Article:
'Radhe Shyam' movie review: Stellar Prabhas headlines impressive romantic drama

Prabhas' lover boy act is a treat for the class audience in this sincerely-executed romantic saga
Last Updated : 11 March 2022, 10:55 IST

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Director: Radha Krishna Kumar

Cast: Prabhas, Pooja Hegde, Jagapathi Babu and Sathyaraj

Language: Hindi

Rating: 3.5/5

Pan-India star Prabhas' latest movie Radhe Shyam is an ambitious romantic drama that hits the right notes due to the Baahubali hero's stellar performance and director Radha Krishna Kumar's grand vision. It, however, caters exclusively to a class audience. The biggie revolves around a legendary palmist, played by 'Darling, who has the ability to accurately predict the future. He indulges in plain and simple 'flirtationship' as he is not 'destined' to fall in love. His world is turned upside down when he meets and falls for Pooja Hegde's Prerna, a doctor with a tragic secret. The rest of the narrative focuses on the ultimate 'war between love and destiny'.

Also Read | 'Radhe Shyam' box office preview: Will Prabhas score a 'Baahubalian' blockbuster with his new movie?

Prabhas woos his 'Juliet' in style

The premise is quite compelling as it pretty much as everything--right from memorable dialogues to an emotional climax-- that one expects from a romantic drama. It luckily reaches its potential due to the slightly flawed yet effective execution.

A romantic drama can strike a chord with the audience only if the lead pair's chemistry packs a punch. Take the Tamil film 96 for instance. The Vijay Sethupathi-starrer emerged as a blockbuster despite the fact that its basic plot, which revolved around two college sweethearts, wasn't something extraordinary as one could really relate to the sweet and simple reel dynamics between Ram and Jaanu. This is exactly where Radhe Shyam excels. Prabhas and Pooja's romantic sequences, which feature references to '97 kisses' and 'dying for love' are a treat for the audience. A scene set in a bus, in particular, takes one's breath away and that too quite literally, proving to be a treat for those fond of old school romance.

Effective interval block

The interval block has always been an integral part of commercial cinema. In an ideal scenario, this scene needs to pique curiosity and set the stage for what is to follow. The one seen in Radhe Shyam does just that as it highlights the vulnerable sides of both characters. Prabhas' monologue about destiny and god's will being mightier than medical science makes the desired impact as his rich deep voice exudes passion, something that he didn't bring to the table in certain scenes in Saaho.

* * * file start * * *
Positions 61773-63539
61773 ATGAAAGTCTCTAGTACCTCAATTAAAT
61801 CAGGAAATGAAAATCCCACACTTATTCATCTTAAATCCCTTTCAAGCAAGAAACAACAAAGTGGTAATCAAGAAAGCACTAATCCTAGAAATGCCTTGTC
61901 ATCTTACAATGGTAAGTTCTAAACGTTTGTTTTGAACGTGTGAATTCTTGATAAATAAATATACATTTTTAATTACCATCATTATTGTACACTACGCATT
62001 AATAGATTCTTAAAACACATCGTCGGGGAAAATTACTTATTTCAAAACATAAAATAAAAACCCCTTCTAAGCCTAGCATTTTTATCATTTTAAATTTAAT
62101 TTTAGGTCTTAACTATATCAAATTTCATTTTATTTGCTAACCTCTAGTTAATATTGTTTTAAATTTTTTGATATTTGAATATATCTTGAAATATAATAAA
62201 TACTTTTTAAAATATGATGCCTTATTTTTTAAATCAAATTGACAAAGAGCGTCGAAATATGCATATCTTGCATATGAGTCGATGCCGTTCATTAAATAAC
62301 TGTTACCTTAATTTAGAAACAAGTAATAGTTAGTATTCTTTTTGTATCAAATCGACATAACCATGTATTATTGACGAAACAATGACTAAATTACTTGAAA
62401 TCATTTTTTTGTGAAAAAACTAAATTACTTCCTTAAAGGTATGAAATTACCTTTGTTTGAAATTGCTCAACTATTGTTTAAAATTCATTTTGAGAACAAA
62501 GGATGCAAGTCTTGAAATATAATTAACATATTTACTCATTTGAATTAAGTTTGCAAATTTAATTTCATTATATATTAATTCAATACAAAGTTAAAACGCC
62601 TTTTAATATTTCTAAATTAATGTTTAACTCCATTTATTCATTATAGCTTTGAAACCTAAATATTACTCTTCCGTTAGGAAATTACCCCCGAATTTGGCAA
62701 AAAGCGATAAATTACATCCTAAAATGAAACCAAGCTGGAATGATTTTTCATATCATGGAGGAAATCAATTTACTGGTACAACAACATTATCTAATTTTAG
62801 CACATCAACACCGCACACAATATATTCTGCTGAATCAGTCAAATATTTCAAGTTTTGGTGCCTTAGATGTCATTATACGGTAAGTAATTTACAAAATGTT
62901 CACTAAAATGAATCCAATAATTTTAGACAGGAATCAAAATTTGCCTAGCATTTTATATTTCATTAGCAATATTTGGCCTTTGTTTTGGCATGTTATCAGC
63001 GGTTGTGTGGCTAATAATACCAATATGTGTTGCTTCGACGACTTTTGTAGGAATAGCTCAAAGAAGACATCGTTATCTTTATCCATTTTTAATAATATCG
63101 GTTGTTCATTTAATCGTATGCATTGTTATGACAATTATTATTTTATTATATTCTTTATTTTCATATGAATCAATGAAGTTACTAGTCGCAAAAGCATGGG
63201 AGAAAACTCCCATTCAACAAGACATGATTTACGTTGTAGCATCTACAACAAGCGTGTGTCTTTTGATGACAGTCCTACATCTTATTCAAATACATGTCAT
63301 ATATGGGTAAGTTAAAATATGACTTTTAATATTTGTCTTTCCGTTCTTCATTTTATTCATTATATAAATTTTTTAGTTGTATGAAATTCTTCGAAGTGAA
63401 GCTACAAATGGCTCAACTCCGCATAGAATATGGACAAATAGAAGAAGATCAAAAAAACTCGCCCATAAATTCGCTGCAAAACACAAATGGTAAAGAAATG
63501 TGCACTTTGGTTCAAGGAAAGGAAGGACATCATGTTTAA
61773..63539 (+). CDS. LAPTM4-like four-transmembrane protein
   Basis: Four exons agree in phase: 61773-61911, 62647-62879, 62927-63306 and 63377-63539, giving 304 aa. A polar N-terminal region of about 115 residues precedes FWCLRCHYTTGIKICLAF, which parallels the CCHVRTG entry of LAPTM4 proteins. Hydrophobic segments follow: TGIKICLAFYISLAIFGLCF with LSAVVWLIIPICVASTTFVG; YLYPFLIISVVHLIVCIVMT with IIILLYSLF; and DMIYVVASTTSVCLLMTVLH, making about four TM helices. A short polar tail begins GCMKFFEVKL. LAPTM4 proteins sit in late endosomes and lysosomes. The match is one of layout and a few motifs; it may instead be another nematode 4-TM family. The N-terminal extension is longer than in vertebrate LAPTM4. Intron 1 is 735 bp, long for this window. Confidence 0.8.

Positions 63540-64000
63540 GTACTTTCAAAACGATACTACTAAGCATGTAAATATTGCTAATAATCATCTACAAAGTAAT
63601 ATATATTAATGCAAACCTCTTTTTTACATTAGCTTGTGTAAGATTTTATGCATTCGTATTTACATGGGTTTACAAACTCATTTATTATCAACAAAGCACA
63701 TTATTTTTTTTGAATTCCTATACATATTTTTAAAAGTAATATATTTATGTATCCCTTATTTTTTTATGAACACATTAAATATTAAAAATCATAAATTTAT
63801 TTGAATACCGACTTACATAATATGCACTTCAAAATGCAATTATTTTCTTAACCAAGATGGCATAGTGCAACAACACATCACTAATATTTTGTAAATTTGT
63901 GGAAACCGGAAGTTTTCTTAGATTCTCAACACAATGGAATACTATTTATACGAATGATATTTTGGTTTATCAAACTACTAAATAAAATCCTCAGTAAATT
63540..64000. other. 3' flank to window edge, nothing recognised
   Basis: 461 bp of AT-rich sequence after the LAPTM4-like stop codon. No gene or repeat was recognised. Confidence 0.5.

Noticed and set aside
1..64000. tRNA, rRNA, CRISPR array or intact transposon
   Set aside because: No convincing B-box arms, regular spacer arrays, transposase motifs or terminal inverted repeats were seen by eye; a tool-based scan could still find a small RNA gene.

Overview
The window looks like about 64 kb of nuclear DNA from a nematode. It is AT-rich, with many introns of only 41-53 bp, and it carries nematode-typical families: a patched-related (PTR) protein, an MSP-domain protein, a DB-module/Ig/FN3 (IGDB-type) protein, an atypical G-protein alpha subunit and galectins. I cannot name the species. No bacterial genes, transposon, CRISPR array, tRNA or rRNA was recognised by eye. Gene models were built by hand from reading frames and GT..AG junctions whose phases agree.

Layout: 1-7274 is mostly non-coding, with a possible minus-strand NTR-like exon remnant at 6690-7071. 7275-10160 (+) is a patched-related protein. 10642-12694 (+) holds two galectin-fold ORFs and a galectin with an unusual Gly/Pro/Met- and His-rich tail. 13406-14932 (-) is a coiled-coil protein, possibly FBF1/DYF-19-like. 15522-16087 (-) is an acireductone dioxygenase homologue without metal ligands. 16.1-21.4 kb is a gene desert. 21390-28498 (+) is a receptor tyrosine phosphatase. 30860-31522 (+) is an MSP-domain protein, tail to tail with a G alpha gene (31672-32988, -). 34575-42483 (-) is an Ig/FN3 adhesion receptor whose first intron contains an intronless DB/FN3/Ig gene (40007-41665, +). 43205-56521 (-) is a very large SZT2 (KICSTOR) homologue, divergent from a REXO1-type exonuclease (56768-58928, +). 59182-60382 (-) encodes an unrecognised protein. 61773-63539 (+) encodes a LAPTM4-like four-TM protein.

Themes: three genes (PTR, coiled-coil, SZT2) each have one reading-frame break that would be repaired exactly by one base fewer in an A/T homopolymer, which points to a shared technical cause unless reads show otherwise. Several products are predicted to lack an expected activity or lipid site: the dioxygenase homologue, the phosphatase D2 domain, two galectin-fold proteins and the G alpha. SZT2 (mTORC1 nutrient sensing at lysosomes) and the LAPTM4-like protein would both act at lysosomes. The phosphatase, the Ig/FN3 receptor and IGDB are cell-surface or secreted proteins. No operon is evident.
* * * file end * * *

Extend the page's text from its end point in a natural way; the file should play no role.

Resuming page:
Weakish second half, good climax

Radhe Shyam falters a bit after the intermission as certain portions of the second half drag and feels stretched, slowing down the film. As result, the whole track involving an attempt to change destiny does fall flat. Similarly, Sathyaraj's character doesn't really add much to the narrative, which is disappointing as 'Katappa' was the surprise package of the Baahubali franchise.

Radhe Shyam, however, regains its mojo once the action shifts to the ship that was previously, rather prominently, in the trailer. While these sequences aren't perfect and may even feel a bit OTT, the intention of their scale alone makes this a much grander effort than Darling and Mr Perfect.

Prabhas at his best

Coming to the performances, Prabhas--who received flak for his work in Saaho--silences his detractors with Radhe Shyam. The Mirchi hero is perceived to be a shy and fun-loving person in real life. And, the makers of the UV Creations-backed biggie play up this image quite well in the first half. His dreamy expressions in some of the romantic scenes are a treat for his 'Darlings'.

Prabhas is ably supported by Pooja, who plays one charming 'Juliet' with full sincerity. She adds depth to emotional scenes, bringing out the trauma experienced by her character. She makes a stronger impact here than Tamannaah and Disha Patani did in Baahubali and Radhe, respectively.

Sachin Khedekar plays the role of a caring father figure with the type of effortlessness he brought to the table in Antim. Veterans such as Murli Sharma and Jagapathi Babu are, unfortunately, burdened with insignificant roles that don't do justice to their abilities. The same applies to tthe likes of Bhagyashree and Kunaal Roy Kapur.

Meaningful dialogues, hummable songs

Commercial films often feature dialogues that compel fans to get into 'seetimaar' mode but don't really add much to the narrative. The 'die-hard fans' line from Sarah is a case in point. Radhe Shyam is an exception as each line, especially the 'Romeo' reference, adds depth to the narrative.

Songs such as Jaan Hai Meri and Aashiqui Aa Gayi have tremendous situational appeal, which makes the reel love story all the more alluring. The other technical aspects are up to the mark.

Published 11 March 2022, 10:24 IST

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